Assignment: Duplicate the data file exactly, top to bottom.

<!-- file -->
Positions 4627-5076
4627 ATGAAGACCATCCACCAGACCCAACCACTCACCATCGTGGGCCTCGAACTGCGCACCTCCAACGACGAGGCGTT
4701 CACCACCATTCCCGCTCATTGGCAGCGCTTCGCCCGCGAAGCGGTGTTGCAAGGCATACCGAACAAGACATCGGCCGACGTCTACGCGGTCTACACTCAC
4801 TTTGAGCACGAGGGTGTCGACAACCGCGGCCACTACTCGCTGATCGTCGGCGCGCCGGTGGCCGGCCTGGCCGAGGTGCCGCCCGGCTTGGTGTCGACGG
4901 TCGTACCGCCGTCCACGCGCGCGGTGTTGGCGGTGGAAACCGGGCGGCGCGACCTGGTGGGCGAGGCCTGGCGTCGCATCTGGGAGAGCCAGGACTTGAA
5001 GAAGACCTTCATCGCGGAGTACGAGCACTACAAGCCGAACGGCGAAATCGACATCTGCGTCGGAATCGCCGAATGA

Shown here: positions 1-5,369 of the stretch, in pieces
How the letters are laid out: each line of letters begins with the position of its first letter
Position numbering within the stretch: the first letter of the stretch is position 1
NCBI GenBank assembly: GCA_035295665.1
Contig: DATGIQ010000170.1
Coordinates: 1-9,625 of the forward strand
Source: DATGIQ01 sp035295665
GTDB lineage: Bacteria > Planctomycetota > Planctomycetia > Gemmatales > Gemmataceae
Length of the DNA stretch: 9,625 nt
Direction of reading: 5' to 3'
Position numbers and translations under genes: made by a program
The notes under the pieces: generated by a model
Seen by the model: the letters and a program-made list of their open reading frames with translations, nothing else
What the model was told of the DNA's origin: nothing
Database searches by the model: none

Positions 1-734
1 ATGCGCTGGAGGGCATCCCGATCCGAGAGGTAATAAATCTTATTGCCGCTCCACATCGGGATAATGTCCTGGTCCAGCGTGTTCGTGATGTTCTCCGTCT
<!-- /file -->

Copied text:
Positions 4627-5076
4627 ATGAAGACCATCCACCAGACCCAACCACTCACCATCGTGGGCCTCGAACTGCGCACCTCCAACGACGAGGCGTT
4701 CACCACCATTCCCGCTCATTGGCAGCGCTTCGCCCGCGAAGCGGTGTTGCAAGGCATACCGAACAAGACATCGGCCGACGTCTACGCGGTCTACACTCAC
4801 TTTGAGCACGAGGGTGTCGACAACCGCGGCCACTACTCGCTGATCGTCGGCGCGCCGGTGGCCGGCCTGGCCGAGGTGCCGCCCGGCTTGGTGTCGACGG
4901 TCGTACCGCCGTCCACGCGCGCGGTGTTGGCGGTGGAAACCGGGCGGCGCGACCTGGTGGGCGAGGCCTGGCGTCGCATCTGGGAGAGCCAGGACTTGAA
5001 GAAGACCTTCATCGCGGAGTACGAGCACTACAAGCCGAACGGCGAAATCGACATCTGCGTCGGAATCGCCGAATGA

Shown here: positions 1-5,369 of the stretch, in pieces
How the letters are laid out: each line of letters begins with the position of its first letter
Position numbering within the stretch: the first letter of the stretch is position 1
NCBI GenBank assembly: GCA_035295665.1
Contig: DATGIQ010000170.1
Coordinates: 1-9,625 of the forward strand
Source: DATGIQ01 sp035295665
GTDB lineage: Bacteria > Planctomycetota > Planctomycetia > Gemmatales > Gemmataceae
Length of the DNA stretch: 9,625 nt
Direction of reading: 5' to 3'
Position numbers and translations under genes: made by a program
The notes under the pieces: generated by a model
Seen by the model: the letters and a program-made list of their open reading frames with translations, nothing else
What the model was told of the DNA's origin: nothing
Database searches by the model: none

Positions 1-734
1 ATGCGCTGGAGGGCATCCCGATCCGAGAGGTAATAAATCTTATTGCCGCTCCACATCGGGATAATGTCCTGGTCCAGCGTGTTCGTGATGTTCTCCGTCT